A schism has opened between the FCA and MPs over a perceived lack of transparency at the regulator following a scathing report into its handling of the closed-book review.
Last week, MPs blasted the FCA’s handling of its review into closed-book policies, while the watchdog was also forced to yield over publishing reports on its internal auditing processes.
MPs have voiced concerns about the effectiveness of the regulator’s management as a whole, particularly in following up the Davis Report. FCA chief executive Martin Wheatley and chairman John Griffith-Jones have both been singled out for criticism by the TSC.
TSC chairman Andrew Tyrie described the regulator as a dysfunctional organisation, and raised questions over “systemic weaknesses” at the FCA.
In a raft of recommendations, the committee called for a review of communications and internal working relationships, how the FCAs shares expertise, and its approach to managing risk.
In addition, MPs said the regulator should create a “responsibilities map”, as is the case for banks, clearly showing where senior responsibility lies.
The TSC says it expects the FCA to publish its findings within six months.
Responding to the report, an FCA spokeswoman says: “The FCA is determined to learn the lessons and ensure that this will never happen again and will study the committee’s recommendations and respond in due course.”
MPs questioned whether Griffith-Jones understood the need for impartiality in the Davis Report after he planned for the regulator’s board to conduct an inquiry into the Telegraph briefing, with the assistance of an external law-firm.
After letters from both Chancellor George Osborne and Tyrie, the FCA redrew the remit for Davis’ investigation, but it was not enough to avoid MPs accusing Griffith-Jones of misjudgement.
Meanwhile, Tyrie also criticised the regulator for its response to a request from MPs to share its internal audit reports. Griffith-Jones initially claimed that such a move could hamper its efforts to regulate the industry.
After pressure from MPs, the FCA consented to provide copies of its audit reports one year after they are presented to the regulator’s own audit committee, but added it may use FOI rules as guidelines on whether it can redact information.
Tyrie says: “The evidence from this episode suggests that there may be broader problems at the FCA, which range far wider than points of process and procedure.
“These include the FCA’s communication methods, possible poor working relationships between divisions, the board’s effectiveness, and insufficient focus by its staff on the FCA’s objectives, among other things.”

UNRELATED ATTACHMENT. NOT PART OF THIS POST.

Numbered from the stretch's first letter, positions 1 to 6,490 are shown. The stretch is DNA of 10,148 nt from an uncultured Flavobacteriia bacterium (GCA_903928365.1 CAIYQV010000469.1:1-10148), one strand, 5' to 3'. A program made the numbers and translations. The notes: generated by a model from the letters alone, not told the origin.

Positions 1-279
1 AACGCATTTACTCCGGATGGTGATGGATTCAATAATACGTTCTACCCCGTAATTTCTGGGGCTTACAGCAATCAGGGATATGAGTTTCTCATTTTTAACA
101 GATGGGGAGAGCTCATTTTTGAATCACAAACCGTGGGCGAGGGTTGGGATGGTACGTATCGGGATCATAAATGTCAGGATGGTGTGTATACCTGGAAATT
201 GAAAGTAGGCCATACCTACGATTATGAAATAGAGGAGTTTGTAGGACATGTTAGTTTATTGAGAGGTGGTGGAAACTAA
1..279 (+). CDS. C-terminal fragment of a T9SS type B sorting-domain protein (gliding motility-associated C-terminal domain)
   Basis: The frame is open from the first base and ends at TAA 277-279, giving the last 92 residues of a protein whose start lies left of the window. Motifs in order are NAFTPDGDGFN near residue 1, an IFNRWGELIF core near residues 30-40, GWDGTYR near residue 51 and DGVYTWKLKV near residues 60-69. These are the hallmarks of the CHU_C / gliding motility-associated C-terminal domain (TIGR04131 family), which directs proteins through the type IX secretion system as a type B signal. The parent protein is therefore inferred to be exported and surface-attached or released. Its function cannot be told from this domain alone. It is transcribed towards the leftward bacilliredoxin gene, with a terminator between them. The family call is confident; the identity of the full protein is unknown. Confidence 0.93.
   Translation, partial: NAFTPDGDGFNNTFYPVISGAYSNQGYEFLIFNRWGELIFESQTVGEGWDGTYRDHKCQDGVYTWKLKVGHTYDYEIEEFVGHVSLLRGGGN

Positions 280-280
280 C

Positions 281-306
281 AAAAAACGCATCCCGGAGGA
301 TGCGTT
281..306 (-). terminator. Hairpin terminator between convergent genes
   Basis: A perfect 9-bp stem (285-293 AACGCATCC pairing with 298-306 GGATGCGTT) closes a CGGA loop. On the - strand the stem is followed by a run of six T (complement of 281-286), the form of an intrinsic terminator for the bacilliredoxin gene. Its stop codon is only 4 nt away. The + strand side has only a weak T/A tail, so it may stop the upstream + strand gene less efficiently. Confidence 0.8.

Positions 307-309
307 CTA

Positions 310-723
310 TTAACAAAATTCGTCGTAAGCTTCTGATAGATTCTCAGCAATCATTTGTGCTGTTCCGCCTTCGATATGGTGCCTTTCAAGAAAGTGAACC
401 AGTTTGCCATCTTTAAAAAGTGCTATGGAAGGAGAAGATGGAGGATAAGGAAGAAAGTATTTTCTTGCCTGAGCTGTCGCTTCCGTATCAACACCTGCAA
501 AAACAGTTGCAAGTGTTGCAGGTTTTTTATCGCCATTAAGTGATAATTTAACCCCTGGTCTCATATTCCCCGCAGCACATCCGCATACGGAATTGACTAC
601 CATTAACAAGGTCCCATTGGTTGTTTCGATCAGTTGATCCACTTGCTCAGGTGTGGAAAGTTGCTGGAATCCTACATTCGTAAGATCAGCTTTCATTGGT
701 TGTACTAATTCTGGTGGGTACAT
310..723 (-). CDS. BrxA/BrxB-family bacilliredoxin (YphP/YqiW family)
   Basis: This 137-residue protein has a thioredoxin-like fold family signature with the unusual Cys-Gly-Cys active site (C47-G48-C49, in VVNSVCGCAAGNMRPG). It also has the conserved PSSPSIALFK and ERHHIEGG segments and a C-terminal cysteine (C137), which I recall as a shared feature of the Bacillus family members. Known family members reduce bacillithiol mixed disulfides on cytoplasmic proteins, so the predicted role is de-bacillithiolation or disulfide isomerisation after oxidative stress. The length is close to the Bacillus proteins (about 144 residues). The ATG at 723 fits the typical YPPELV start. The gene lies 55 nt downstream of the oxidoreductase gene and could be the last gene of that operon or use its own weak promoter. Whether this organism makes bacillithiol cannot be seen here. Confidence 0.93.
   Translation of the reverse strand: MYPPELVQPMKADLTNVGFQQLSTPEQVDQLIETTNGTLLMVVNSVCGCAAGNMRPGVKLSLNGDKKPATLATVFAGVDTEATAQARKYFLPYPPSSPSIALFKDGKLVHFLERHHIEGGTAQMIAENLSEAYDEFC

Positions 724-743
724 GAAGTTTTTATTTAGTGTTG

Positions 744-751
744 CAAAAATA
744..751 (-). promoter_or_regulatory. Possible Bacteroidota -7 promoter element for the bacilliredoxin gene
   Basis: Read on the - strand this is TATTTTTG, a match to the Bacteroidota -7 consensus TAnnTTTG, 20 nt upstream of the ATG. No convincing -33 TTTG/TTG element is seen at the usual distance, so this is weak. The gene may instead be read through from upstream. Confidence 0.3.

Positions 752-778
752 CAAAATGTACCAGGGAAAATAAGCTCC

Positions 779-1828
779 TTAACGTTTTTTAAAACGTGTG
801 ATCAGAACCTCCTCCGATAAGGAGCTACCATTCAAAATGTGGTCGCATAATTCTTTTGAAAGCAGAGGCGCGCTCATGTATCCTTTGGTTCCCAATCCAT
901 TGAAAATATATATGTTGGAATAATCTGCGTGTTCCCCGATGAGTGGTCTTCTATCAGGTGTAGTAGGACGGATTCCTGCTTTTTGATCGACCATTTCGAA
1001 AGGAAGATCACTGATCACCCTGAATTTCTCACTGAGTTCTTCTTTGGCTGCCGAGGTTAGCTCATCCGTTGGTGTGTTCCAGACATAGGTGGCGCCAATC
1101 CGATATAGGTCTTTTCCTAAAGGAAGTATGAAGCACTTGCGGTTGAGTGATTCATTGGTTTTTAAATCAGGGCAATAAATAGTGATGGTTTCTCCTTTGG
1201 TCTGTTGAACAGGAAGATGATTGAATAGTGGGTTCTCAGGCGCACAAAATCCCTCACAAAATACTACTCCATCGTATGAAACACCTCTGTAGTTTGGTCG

MRM head of public affairs Havard Hughes says: “The gloss has come off the shiny new FCA and MPs have become increasingly frustrated with it. My reading of the TSC report is that the committee is not impressed, and they believe the regulator isn’t applying the same standards to itself as it is to outside firms.”
Lansons partner Ralph Jackson adds: “MPs are sure oversight of the FCA from the Treasury has not been as good as it should be.
“There are nagging doubts amongst the minds of the committee as to whether the current management have done sufficiently well to give them confidence that under a new regime they would have a good mandate to continue.”
This is not the first time the FCA has faced criticism from elected officials. The regulator has also been under fire from the Work and Pensions committee, which recommended hiving off pensions regulation to a separate body in order to improve the knowledge base among rule makers.
Dame Anne Begg’s committee reported in early March: “Nothing we have heard in our current inquiry has allayed our concerns about the FCA’s focus and expertise on pensions. The comment from FCA witnesses, previously cited, that it cannot ‘stop fools acting like fools’ was particularly worrying and does not inspire confidence in the FCA’s approach to pension savers.”
“These battles will probably continue post election,” one lobbyist says, while another notes that it is more likely that an aggressive TSC will strain its relationship with the Treasury.
Hughes says: “There’s a lot of potential for it to get a lot worse. MPs clearly don’t like the way Martin Wheatley runs things.”